Michael Bloomberg is rich. He’s also in politics — a public health crusader.
And, for years, he “has personally funded and promoted all sorts of regressive taxes and regulations in an attempt to push people around,” the folks at Americans for Tax Reform tell us. “He uses the coercive power of the government to force people to live their lives as he sees fit.”
Onstage at a globalist event, One-on-One with Christine Lagarde — who is managing director of the International Monetary Fund — Bloomberg blurts out his approach to government policy regarding what he calls “those people.”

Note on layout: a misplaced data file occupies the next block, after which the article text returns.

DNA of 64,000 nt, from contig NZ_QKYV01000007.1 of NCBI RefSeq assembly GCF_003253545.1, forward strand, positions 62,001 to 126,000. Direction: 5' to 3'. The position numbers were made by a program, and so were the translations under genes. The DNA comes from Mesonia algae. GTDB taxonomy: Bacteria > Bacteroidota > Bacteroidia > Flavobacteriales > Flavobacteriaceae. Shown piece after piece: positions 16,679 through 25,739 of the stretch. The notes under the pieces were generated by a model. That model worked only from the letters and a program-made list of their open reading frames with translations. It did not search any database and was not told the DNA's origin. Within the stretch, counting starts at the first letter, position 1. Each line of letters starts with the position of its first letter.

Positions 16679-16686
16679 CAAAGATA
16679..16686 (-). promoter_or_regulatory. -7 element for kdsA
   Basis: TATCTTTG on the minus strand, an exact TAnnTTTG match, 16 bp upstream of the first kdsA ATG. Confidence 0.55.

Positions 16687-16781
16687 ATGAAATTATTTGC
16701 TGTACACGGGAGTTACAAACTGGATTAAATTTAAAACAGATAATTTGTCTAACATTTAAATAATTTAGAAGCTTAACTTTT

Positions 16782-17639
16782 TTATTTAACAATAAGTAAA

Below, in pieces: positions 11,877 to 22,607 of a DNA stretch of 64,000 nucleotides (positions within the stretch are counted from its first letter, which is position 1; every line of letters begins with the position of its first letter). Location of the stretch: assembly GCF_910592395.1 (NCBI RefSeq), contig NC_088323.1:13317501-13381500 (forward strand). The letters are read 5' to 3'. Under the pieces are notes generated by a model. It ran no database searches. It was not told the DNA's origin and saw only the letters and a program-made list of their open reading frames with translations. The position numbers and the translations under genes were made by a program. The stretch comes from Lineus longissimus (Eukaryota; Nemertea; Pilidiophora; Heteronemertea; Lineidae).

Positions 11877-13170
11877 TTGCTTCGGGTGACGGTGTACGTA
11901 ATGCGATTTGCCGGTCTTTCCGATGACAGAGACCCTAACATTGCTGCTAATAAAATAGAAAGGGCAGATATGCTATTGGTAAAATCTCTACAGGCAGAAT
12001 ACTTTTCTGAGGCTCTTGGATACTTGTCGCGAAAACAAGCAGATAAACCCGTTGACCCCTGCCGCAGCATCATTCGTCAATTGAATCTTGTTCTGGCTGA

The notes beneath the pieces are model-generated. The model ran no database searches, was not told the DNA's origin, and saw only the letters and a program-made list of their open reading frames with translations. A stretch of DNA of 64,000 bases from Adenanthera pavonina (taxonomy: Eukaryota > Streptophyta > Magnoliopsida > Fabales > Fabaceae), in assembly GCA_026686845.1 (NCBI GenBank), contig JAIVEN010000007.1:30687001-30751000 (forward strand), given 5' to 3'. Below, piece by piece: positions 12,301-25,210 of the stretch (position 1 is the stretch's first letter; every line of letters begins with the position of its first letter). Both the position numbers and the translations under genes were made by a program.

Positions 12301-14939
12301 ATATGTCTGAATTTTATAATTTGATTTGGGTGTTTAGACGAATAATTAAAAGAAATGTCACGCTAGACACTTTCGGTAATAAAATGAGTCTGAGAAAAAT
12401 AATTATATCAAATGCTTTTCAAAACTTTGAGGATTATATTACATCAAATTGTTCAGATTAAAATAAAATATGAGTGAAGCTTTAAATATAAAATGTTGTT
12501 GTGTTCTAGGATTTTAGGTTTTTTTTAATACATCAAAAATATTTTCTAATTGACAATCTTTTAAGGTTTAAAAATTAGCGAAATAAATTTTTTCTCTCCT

“If you raise taxes on full sugary drinks,” he says, “they will drink less and there’s just no question that full sugar drinks are one of the major contributors to obesity and obesity is one of the major contributors to heart disease and cancer and a variety of other things.”
Against the charge often made that such taxes fall heaviest upon the poor, he is forthright. Regressive? “That’s the good thing about them because the problem is in people that don’t have a lot of money.”
Notice that he is not talking about a public service campaign to help people learn how to drink (and eat) better. And he is not talking about removing all the government policies that have encouraged bad eating and drinking habits (as well as lethargy) — the government programs to encourage the overuse of high fructose corn syrup; the welfare state’s poverty trap that stifles life at the lower incomes; the subsidized consumption of food and drink — he wants to add another government program.
He can only see betterment by increased governmental bullying.
This is Common Sense. I’m Paul Jacob.